The lavender that spills over at the foot of the porch steps is past its prime bloom.
I had my camera nearby as I pruned sage plants which had gone straggly and took several shots of this butterfly which I hadn't seen before.
Most of the shots were even more blurred than this one.
There is always a companionable cat or two when I work in the gardens. I was concerned that the hovering butterfly was about to become prey.
Two hummingbird feeders are attracting visits from a pair of ruby-throated hummers who are once again nesting in one of tall spruce trees below the side porch.
Although I have tried through many seasons, I've never taken a clear photo of these busy
Bees love the lavender. Working in this small plot I need to be wary that I don't upset a bumble bee or a smaller honeybee.
The garden sage in the background produced showy spires of blue in May, then the plant began to look shabby. I've snipped off the faded stems of bloom in hopes that the sage will produce some woody stalks and healthy leaves.
Purple sage has looked unkempt with a litter of clinging dead leaves. I recall it had this untidy habit in my previous herb garden.
This solitary 'toadstool' sprang up in the rough path that edges the perennials set in place last autumn.
It caught and held a sparkle of drops from an early morning rain.
By the following day it had melted and collapsed.
Hawkeye Belle--a favorite of the roses planted in my Gradyville garden [the one ignominiously buried under a new parking lot!]
I moved this 'offspring' to the bedford stone house in 2014, then here last summer.
The bush is still small, but the first blooms are encouraging.
I saved seeds from last summer's cosmos.
This one and the white one pictured below are volunteer plants.
It appears I will have a perpetual supply of cosmos.
Some seeds found a toehold at the base of the retaining timbers. Strangely, the plants have bloomed while still small and stunted. The same happened with the poppies. I suspect I should have thinned out the huddle of plants rather than letting most of them grow on.
Nasturtiums are a favorite. I raised them every summer during our Vermont years, letting them billow from a half barrel planter.
I bought these as starts from the nursery. I've no doubt I will find some morning that they have been consumed overnight by squishy green caterpillars--the usual fate of my Kentucky nasturtiums.
Garden helpers--Bobby Mac and Willis parading along the retaining timbers.
A spray of daisies flattened in the rock-lined drainage ditch.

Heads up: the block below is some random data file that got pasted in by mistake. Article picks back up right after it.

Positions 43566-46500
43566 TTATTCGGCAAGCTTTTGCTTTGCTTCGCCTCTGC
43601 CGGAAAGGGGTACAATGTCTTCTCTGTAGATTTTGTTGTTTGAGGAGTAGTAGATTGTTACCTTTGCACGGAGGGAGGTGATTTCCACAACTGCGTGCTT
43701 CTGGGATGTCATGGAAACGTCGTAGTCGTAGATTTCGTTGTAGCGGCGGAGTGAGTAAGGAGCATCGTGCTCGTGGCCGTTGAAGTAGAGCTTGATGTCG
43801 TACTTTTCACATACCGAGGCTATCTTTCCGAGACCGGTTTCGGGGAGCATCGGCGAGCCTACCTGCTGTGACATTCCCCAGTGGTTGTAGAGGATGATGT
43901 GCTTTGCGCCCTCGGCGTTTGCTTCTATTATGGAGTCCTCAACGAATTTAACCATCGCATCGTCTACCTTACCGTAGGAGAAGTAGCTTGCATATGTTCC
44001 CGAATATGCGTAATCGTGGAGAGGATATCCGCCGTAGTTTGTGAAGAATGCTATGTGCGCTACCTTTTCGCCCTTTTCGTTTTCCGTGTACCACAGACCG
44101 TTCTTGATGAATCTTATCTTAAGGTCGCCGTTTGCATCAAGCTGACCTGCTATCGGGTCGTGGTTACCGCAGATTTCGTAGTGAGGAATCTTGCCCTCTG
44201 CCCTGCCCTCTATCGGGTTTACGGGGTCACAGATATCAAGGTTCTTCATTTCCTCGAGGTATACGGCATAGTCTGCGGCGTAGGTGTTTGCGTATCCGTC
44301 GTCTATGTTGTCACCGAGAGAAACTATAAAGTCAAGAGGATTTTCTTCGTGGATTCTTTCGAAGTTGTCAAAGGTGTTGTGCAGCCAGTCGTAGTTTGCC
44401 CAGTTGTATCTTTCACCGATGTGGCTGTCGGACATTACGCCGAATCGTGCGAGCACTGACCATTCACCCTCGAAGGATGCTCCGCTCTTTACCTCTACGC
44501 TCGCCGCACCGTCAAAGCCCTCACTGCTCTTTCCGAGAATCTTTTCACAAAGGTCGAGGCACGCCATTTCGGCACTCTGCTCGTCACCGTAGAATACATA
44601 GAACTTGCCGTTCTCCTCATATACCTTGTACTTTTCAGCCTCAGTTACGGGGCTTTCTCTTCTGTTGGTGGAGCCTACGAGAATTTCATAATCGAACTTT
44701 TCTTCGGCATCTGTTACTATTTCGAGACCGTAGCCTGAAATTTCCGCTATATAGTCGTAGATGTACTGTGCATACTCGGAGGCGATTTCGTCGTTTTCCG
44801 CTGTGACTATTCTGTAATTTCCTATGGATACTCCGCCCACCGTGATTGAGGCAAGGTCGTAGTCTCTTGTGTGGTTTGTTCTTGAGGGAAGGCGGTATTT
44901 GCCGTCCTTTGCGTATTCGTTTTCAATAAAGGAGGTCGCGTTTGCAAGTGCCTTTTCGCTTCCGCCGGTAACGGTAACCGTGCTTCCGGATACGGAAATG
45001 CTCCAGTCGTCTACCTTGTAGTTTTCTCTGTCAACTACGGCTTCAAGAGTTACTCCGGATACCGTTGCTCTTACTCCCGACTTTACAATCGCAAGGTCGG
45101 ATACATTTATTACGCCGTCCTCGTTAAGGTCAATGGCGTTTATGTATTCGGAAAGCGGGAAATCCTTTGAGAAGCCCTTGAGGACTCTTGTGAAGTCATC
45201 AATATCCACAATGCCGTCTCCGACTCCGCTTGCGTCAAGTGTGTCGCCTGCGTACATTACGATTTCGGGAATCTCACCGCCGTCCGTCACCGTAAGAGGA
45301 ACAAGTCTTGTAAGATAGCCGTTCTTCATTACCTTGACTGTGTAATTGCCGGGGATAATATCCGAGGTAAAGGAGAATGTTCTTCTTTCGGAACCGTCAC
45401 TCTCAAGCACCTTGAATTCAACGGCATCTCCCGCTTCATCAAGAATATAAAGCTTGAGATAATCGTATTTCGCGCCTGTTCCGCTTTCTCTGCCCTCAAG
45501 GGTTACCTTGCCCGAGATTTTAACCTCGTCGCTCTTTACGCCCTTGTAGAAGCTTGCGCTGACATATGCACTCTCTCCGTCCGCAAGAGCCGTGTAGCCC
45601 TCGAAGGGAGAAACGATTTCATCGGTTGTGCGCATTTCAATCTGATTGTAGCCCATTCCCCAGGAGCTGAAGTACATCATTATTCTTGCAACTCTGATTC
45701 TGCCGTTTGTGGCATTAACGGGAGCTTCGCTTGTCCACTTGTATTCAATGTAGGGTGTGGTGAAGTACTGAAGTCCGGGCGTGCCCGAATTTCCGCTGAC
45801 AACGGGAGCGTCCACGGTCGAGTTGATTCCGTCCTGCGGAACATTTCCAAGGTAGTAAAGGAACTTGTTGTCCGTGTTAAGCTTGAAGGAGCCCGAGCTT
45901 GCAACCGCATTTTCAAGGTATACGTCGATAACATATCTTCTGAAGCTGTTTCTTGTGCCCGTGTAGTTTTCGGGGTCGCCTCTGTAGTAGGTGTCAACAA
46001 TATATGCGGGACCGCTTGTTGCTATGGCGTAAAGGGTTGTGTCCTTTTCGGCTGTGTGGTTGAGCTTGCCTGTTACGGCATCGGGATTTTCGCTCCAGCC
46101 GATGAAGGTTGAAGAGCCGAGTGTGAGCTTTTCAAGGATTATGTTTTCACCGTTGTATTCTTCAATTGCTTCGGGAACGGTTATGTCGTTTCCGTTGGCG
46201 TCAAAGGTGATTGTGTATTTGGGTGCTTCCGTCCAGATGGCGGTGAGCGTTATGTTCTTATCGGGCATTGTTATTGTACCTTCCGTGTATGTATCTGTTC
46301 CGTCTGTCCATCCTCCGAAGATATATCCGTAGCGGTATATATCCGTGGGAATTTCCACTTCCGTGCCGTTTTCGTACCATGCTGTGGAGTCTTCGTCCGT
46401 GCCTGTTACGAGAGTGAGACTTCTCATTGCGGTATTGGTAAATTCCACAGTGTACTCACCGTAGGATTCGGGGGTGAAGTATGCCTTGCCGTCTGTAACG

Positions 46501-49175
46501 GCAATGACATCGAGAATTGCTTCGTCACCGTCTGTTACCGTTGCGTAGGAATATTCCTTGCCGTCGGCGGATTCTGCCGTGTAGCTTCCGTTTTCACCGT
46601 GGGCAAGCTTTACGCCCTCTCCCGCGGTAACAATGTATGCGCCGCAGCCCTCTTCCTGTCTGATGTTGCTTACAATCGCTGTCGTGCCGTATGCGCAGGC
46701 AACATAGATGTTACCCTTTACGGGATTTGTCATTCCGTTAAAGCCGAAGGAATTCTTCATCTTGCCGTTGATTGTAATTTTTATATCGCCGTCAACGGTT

White foxglove, seed-grown and cosseted on the porch last summer, planted in the last warm days of mid-November.
The untidy rugosas have had their spring flush and need to be trimmed back as they lean too far into the side porch walkway.
Sutton's Apricot foxglove at its peak before the last rain.
Seed pods are forming now and I've tied the stalk to the fence so that the seeds will ripen and can be saved. I nurtured seedlings from three foxglove varieties last year: the white, shades of rose and the apricot. Less than a half dozen of the apricot germinated. Only two have bloomed, the second one a less hardy plant with blossoms in a pale peach-pink.
Lavender a week ago in peak bloom.
The unpruned sage is very visible in the background.
The weather turned hot today--about 90 F--after a week of nearly perfect June days.
Mornings were cool, the sun's heat at mid-day tolerable.
I labored outside, hoeing the row of beans, the Swiss chard, the hills of cucumbers and melons, loosening the rain-compacted soil around the tomatoes.
I ripped and hacked at weeds in the perennial strips, tweaked weeds and an excess of self-sown cockscomb from the area between the concrete steps and the edge of the porch.
It doesn't read like a great accomplishment!
Considering what yet needs to be done, I'm feeling a bit daunted by aching knees and shoulders.
This business of 'aging' shouldn't be allowed to interfere with my passion for gardening!
I daresay I must learn 'moderation'--some fussy way of working for an hour and
knowing enough to quit.
I don't like to quit a task once I've gotten started. In the case of gardening, once the knees of my jeans are grubby and my fingernails are dark with embedded earth, it seems a shame to hoist myself to my feet and abandon the rest of the patch!
With the weather tipping into the heat and humidity of summer I know that garden chores will need to be accomplished very early in the morning.
The first exuberant blooms will fade rapidly in the simmering heat, plants will soon need to be cut back, mulch needs to be renewed.
I am torn between the longing for 'more garden' and the reality of diminished stamina.
Creating a fertile area, civilizing a patch of ground that has known only rocks and weeds is a demanding chore, not accomplished in one season.
Perhaps it is time to explore the possibilities of 'container gardening.'